Archive: Feb 2014

  1. Published Pace Magazine!..SMR: Self Myofascial Release, Answer to Preventing Injury! By: Dr Jenna Titcombe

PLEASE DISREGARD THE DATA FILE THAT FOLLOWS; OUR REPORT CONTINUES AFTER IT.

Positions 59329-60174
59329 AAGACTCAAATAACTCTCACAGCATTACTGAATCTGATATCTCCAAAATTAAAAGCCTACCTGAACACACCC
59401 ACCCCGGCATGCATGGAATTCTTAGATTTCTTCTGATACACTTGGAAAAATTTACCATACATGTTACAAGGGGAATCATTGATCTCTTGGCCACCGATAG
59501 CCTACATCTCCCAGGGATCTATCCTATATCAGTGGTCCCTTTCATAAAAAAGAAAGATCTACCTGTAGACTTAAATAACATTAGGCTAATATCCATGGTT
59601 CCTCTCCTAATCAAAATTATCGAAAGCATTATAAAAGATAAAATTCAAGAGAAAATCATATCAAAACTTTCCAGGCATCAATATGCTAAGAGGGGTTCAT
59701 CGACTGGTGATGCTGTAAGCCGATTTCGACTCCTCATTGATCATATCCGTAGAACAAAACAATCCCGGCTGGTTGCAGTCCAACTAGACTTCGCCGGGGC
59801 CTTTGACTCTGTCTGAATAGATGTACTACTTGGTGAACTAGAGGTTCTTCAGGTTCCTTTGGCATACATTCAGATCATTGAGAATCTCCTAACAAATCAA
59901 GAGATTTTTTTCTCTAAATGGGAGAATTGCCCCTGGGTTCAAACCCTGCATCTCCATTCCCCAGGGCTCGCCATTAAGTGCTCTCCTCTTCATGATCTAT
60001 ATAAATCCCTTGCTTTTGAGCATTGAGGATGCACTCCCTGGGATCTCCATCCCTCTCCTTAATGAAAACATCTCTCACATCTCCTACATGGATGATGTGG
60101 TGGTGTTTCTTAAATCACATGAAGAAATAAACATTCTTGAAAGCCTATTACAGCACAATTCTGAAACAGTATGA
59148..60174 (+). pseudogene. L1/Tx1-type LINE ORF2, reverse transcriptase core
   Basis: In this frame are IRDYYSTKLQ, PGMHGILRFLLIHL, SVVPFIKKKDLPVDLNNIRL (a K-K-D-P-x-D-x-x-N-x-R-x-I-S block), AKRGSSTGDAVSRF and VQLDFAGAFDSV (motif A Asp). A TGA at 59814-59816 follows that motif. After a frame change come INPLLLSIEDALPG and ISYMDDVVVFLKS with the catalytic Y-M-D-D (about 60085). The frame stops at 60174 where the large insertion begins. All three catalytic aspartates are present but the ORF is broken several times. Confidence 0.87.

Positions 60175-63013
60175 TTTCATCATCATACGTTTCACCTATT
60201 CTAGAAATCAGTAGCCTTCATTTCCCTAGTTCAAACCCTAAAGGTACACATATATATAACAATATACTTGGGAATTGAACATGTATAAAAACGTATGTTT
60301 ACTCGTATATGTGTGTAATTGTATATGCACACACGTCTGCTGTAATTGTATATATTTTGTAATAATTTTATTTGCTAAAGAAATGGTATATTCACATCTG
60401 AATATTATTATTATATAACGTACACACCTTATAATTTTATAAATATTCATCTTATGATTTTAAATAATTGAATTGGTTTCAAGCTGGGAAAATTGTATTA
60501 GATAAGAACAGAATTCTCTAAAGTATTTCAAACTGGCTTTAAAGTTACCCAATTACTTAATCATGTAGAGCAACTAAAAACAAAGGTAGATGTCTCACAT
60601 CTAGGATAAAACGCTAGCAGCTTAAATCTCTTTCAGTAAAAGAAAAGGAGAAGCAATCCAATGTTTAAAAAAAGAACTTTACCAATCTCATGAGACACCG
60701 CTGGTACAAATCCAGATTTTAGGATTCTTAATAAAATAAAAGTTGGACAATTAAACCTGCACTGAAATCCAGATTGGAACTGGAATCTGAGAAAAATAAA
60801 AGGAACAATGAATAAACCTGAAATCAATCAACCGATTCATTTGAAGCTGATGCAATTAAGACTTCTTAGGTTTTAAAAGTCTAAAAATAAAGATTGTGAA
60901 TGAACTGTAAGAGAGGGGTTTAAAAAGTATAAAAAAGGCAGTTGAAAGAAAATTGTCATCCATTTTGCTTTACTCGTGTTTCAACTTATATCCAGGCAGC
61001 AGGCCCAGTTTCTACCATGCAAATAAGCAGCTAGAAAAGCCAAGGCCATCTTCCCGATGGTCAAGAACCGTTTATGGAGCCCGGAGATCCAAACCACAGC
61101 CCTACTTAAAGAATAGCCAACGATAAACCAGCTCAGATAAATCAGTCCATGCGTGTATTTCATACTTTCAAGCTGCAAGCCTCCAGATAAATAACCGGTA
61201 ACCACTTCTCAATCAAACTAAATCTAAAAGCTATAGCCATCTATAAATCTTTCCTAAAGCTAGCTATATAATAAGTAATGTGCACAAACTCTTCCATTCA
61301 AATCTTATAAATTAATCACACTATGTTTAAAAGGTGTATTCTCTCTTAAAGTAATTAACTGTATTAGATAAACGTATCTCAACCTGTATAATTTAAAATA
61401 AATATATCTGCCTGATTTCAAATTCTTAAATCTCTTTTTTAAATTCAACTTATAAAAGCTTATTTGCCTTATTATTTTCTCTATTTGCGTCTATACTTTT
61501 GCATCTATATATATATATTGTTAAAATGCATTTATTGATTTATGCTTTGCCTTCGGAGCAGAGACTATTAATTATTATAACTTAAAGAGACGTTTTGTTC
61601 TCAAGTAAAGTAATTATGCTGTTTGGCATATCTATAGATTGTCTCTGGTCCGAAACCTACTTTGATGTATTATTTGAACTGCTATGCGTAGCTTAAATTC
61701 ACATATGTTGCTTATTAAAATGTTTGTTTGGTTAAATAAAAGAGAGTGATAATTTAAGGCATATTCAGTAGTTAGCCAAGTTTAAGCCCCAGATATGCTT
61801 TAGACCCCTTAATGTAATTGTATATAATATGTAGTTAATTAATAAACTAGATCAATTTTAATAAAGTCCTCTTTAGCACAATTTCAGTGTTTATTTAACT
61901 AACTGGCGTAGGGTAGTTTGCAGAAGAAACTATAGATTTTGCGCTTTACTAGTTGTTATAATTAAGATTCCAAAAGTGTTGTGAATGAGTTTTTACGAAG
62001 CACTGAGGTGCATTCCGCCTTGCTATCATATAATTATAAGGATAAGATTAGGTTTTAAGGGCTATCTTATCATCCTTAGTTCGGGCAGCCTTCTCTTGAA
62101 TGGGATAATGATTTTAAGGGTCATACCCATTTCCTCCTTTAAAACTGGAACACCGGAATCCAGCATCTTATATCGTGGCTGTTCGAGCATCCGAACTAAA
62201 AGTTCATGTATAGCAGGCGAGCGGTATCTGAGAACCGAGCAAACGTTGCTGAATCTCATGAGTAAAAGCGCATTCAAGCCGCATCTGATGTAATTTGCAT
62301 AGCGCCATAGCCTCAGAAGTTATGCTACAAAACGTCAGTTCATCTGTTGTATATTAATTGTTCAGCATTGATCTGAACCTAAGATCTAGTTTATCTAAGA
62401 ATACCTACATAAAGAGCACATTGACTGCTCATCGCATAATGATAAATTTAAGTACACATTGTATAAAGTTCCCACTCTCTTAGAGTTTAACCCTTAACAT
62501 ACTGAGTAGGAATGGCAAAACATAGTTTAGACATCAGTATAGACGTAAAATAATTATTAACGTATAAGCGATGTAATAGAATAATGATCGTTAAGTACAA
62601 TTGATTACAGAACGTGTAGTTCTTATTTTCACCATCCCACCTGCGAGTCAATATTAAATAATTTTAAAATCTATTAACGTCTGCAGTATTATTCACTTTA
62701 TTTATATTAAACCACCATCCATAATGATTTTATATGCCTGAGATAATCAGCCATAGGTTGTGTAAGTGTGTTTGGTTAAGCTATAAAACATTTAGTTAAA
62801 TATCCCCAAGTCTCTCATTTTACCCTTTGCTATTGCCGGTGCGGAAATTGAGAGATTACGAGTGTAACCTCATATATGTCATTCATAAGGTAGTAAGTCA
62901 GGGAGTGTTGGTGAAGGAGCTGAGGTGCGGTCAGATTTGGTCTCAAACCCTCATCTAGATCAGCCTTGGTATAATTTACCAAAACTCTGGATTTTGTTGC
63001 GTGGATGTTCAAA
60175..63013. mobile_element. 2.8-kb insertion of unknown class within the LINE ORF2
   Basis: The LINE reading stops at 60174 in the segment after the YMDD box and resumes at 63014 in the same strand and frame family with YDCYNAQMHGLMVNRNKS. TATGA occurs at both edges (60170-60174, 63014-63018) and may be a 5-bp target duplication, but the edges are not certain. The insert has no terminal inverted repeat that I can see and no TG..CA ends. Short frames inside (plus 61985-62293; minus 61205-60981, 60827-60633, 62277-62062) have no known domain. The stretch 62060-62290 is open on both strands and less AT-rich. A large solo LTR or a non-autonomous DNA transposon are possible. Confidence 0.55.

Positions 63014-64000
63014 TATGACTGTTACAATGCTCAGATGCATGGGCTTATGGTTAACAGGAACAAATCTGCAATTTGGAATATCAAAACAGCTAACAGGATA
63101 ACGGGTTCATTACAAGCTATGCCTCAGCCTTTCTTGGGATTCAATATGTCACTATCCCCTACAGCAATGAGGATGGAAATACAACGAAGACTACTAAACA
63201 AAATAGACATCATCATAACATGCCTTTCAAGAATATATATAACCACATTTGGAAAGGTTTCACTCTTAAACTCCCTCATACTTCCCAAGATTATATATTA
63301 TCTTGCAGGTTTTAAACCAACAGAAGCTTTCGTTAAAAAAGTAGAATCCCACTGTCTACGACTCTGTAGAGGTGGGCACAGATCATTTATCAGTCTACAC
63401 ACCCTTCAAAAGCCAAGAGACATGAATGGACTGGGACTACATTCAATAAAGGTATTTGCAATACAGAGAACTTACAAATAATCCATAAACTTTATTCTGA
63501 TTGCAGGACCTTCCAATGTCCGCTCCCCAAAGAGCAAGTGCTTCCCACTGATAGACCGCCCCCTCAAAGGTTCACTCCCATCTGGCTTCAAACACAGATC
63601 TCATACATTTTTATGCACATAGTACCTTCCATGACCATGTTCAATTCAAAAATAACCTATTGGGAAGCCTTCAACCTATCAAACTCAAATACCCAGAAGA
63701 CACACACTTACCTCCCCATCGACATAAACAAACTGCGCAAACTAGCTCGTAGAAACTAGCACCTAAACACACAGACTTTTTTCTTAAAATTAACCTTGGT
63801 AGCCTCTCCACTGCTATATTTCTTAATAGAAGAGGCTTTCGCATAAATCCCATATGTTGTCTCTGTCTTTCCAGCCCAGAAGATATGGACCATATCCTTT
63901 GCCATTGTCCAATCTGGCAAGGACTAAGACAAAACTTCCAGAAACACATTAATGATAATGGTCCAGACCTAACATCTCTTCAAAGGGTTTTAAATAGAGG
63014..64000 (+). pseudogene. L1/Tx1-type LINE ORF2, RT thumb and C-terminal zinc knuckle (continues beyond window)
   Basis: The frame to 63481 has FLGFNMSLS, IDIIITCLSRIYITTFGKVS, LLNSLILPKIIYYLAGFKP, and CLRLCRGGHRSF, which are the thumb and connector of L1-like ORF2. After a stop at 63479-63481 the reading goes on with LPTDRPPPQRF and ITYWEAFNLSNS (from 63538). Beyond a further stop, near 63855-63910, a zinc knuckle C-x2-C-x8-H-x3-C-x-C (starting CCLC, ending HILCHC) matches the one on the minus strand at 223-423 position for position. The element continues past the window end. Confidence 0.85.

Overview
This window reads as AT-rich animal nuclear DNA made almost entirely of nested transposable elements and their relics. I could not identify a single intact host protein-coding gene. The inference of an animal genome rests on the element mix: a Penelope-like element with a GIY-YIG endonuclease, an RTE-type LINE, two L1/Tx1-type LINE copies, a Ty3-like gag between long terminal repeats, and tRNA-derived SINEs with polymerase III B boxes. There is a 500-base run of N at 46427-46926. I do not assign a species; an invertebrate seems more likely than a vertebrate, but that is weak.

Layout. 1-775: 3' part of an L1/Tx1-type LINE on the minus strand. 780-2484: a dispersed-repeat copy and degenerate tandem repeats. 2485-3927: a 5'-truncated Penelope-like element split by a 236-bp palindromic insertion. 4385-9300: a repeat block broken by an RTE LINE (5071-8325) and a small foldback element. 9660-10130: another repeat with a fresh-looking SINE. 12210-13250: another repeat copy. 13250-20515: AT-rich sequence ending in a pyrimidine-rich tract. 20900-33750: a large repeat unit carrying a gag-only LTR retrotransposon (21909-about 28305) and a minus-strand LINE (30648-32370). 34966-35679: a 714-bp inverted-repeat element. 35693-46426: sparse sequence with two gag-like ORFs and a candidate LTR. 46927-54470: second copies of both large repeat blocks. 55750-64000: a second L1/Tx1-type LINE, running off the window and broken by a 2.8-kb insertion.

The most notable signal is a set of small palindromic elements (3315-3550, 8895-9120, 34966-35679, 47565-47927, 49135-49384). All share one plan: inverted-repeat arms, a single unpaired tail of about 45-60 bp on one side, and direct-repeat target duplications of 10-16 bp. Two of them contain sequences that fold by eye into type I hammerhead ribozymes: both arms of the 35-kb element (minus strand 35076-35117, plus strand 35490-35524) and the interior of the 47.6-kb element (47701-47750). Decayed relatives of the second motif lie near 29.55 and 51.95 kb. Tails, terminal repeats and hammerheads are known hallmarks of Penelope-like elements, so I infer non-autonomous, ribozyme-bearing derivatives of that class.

Leave a Comment More and more people are hitting the pavement and becoming runners. Everyone has a plan, purchases new shoes and then sets out on their mission. I find most often a good portion of these people will experience injury early on while learning to run. They have problems not due to lack of effort, but lack of knowledge, and ways to take care of their bodies while beginning this new activity in their life. Yes, running is freeing, and natural, and releases endorphins, all of those good things, but let us not forget that running is a repetitive activity on all the tissues in our bodies. The first thing is to purchase shoes from a running store. Professionals at the local stores live and breathe running and shoes and have a wealth of knowledge. It is important to have someone watch your gait and recommend a shoe that is right for that. Also if you are going to train for a ½ marathon or marathon you should invest in a tool for self-myofascial release. First of all, what is self- myofascial release? Self- myofascial release or SMR is a form of soft tissue therapy used to treat kinetic (movement) dysfunction, restrictions, and pain in the body. The best tool for newly training runners to buy and become comfortable with is using a foam roller. I recommend a foam roller called The Grid. This is a foam roller with a ridge like pattern on the outside and a stiff, hollow hard plastic core. This foam roller is much more firm than most others on the market. Traditional foam rolllers have a flat surface with lots of softer material. The grid has a 3 dimensional surface which allows blood and oxygen flow at the point of pressure. This is the most important part for muscles. As you run and exercise there are a lot of repetitive movement to the muscles, tissues, and tendons in the lower extremity as well as the back. As you overuse theses tissues they start to become hypoxic or lack oxygen and proper blood-flow as well as loose elasticity. To really grasp the benefits of foam rolling a runner must understand the kinetic chain. The kinetic chain is made up of the soft tissue system of muscles, tendons, ligaments, nerves, and joints. These all work together as one functional unit to allow movement. All components of the kinetic chain exist interdependently, however, if one segment is not functioning efficiently, then the other components must compensate. This compensation leads to tissue overload, fatigue, faulty movement patterns, and finally initiates the cumulative injury cycle leading to pain. If a runner has muscle tightness after training for a week and does not find a way to release this tension then it becomes restrictive to the normal range of motion on the joint thus leading to faulty movement patterns causing early fatigue and injury. The foam roller gives a runner a chance to take care of this everyday in a very quick and effective way. The Grid foam roller is an effective tool because the foam density on the roller is adequate for most individuals of adult age. Other foam rollers are less dense and buckle with the weight and size of some individuals and they are not able to reach the amount of massage need to work over the muscles and fascia to remove scar tissue adhesions or push in and out fluids into the cellular level. I have found The Grid lasts much longer due to the materials it is made of as well. When using the foam roller there are key areas to use it on as a runner. The best areas to use the foam roller on are from the hip to the knee, not including bony areas. I recommend patients spend 1-2 minutes on each muscle and 30-45 seconds sitting over areas where they feel more tightness or pain. The key muscles that constantly plague runners are the glutes, more specifically gluteus medius as well as the tensor fascia lata muscle, hamstrings, and the illiotibial band. Basically you want to spend time rolling each day for a short period of time after running from the waistline to the knee on the back, front, and side of your lower extremity. I also advise runners to use the foam roller in their upper back and thoracic spine because these areas can help in respiratory expansion while running. I have seen many patients whom are runners benefit as well as patients with upper or low back pain.There should be no bruising after foam rolling but just a sense of more mobility and range of motion. As you use the roller over time most people find that the sore or painful areas become less irritated and it is easier to run pain free and roll out those areas. In conclusion any foam roller is beneficial to runners as well as people in general. We tend to spend more time in activity and expect to accomplish goals without taking care of our bodies. The foam roller is one of the best tools out there to prevent runners from having injury and ultimately spending more money when injury occurs and they have to visit healthcare providers to recover. I have seen that foam roller use on a regular basis is the answer to taking your own health and well being into your hands, as well as saving time and money in the long run in life and literally the LONG RUN! ITB_GRID